Dean's Advisory Board
The mission of the Dean’s Advisory Board is to support the School of Arts & Science in the fulfillment of its mission to educate students who will possess the skills, knowledge, and moral values that enable them to live well in a complex world and to foster a community of teacher-scholars informed by research, experience, and scholarship. The Advisory Board will support the School of Arts & Science and advise the Dean on ways to strengthen its programs, improve its outreach to the community, increase its base of support, and best serve its students and faculty.
Purposes and Objectives
The Dean’s Advisory Board, consisting of friends and alumni, is established to provide support, advice, and counsel to the Dean of the School of Arts & Science at Iona University. The Advisory Board will support the School of Arts & Science and advise the Dean on ways to strengthen its programs, improve its outreach to the community, increase its base of support, and best serve its students and faculty. Board members should be committed to increasing the school’s visibility, promoting the academic programs offered in the school, assisting in areas of professional development, and serving as advocates for the School of Arts & Science in the broader community. The Board meets this purpose by:
- Advising on issues germane to the mission and strategic goals of the school;
- Serving as a sounding board on planning issues, new programs, and activities;
- Identifying opportunities for students to enhance their education through internships, mentoring, and experiential learning;
- Serving as an advocate for the school with the external community;
- Providing access to leaders in various professions for the dean and faculty;
- Assisting in acquiring resources and fundraising in support of the school’s mission;
- Advising on ways to strengthen the school’s curriculum in its various disciplines and programs;
- Assisting with special projects, as requested by the Dean.
Dean of School of Arts & Science
Joseph Stabile, Ph.D.
Advisory Board Members
Francis G. Belardi, MD is an Iona graduate, Class of 1969. He is an experienced clinician, medical educator and medical administrator. Since retirement in 2014, he has remained active in the medical field as a graduate medical education consultant, mentor and lecturer as well as serving as voluntary faculty for pre-doctoral medical students. He has authored several medical publications that were published in peer–reviewed journals and contributed to two textbooks on healthcare leadership.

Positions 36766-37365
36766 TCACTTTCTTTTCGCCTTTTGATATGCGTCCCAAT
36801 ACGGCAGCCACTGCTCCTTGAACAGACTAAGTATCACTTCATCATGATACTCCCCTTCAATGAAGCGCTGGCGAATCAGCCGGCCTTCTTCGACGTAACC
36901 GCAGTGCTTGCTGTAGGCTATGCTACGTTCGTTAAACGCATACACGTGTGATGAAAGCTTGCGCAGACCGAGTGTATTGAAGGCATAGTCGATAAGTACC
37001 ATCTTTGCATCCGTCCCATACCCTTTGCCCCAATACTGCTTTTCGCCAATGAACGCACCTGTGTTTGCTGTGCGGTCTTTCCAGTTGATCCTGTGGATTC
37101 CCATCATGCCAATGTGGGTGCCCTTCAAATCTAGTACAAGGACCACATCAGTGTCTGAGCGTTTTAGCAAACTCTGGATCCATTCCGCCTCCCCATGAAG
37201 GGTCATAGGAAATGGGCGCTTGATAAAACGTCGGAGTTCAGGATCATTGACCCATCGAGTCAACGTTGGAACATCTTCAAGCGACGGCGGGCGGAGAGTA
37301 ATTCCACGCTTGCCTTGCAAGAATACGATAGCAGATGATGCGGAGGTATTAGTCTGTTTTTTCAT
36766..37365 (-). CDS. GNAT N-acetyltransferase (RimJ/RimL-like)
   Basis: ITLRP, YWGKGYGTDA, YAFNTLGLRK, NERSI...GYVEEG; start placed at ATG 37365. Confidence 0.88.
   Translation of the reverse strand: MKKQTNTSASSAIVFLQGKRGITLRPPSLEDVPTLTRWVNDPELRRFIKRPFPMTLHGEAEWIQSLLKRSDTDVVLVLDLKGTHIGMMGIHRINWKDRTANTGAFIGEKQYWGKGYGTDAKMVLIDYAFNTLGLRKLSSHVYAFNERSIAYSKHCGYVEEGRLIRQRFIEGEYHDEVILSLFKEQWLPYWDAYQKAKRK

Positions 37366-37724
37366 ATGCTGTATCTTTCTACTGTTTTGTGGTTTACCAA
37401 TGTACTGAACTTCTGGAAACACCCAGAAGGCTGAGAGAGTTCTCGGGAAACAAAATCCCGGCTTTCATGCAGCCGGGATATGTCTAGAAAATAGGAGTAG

His BS degree was earned at Iona University and his MD degree was awarded at Creighton University School of Medicine. Following medical school, he completed an internship at Rhode Island Hospital-Brown University Program in Medicine and residency at the Ohio State University Affiliated Hospitals. He also completed a Faculty Development Fellowship at the University of North Carolina. He was originally board certified by the American Board of Family Medicine (ABFM) in 1978 and was recertified every seven years through his retirement in 2014.
Dr. Belardi practiced fulltime family medicine until 2000 when he joined the faculty of the Guthrie Family Medicine Residency becoming the residency Program Director in 2002. During his tenure as Program Director the annual ABFM board pass rate was 100% for resident graduates. He also served as Chairman of the Department of Family Medicine at Guthrie’s flagship hospital, the Guthrie-Robert Packer Hospital, for ten years. In 2006, he became the Executive Vice President for Clinical Affairs for the Guthrie Medical Group (GMG) consisting of 425 medical providers.
In 2012 he was elected as President/CEO of the GMG and remained in that role until retirement in 2014. Other achievements at Guthrie included: Faculty Teacher of the Year award three times, clinical faculty appointments at several Guthrie-affiliated medical schools, presentations at national academic conferences and participation and co-author in an NIH (National Institute of Health) collaborative research grant. He recognized the need for physician leadership education in the non-medical areas and co-developed a physician leadership program with an academic institution to train current and future Guthrie physician leaders.
Dr. Belardi retired from active practice and administrative roles in 2014 but remains very active in the Guthrie Clinic graduate medical education programs teaching and mentoring professionalism to postgraduate trainees.
On a personal note, Dr. Belardi has been married to Ann Marie (Hoffmann) Belardi for 50 years. They have three married children and five grandchildren.